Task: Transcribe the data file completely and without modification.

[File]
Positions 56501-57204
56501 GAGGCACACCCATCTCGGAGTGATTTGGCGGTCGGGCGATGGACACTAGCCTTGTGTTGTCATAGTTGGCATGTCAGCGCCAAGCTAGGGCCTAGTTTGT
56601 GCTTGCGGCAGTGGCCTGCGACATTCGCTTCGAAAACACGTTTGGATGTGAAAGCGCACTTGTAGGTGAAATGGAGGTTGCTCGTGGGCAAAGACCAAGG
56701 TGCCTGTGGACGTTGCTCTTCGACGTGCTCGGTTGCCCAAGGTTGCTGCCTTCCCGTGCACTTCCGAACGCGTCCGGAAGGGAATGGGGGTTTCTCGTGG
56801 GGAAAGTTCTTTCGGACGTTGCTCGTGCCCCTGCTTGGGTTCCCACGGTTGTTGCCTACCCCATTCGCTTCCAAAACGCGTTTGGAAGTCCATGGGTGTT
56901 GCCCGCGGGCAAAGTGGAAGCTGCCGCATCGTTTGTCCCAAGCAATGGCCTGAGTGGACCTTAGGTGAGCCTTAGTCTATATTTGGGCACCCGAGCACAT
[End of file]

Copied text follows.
Positions 56501-57204
56501 GAGGCACACCCATCTCGGAGTGATTTGGCGGTCGGGCGATGGACACTAGCCTTGTGTTGTCATAGTTGGCATGTCAGCGCCAAGCTAGGGCCTAGTTTGT
56601 GCTTGCGGCAGTGGCCTGCGACATTCGCTTCGAAAACACGTTTGGATGTGAAAGCGCACTTGTAGGTGAAATGGAGGTTGCTCGTGGGCAAAGACCAAGG
56701 TGCCTGTGGACGTTGCTCTTCGACGTGCTCGGTTGCCCAAGGTTGCTGCCTTCCCGTGCACTTCCGAACGCGTCCGGAAGGGAATGGGGGTTTCTCGTGG
56801 GGAAAGTTCTTTCGGACGTTGCTCGTGCCCCTGCTTGGGTTCCCACGGTTGTTGCCTACCCCATTCGCTTCCAAAACGCGTTTGGAAGTCCATGGGTGTT
56901 GCCCGCGGGCAAAGTGGAAGCTGCCGCATCGTTTGTCCCAAGCAATGGCCTGAGTGGACCTTAGGTGAGCCTTAGTCTATATTTGGGCACCCGAGCACAT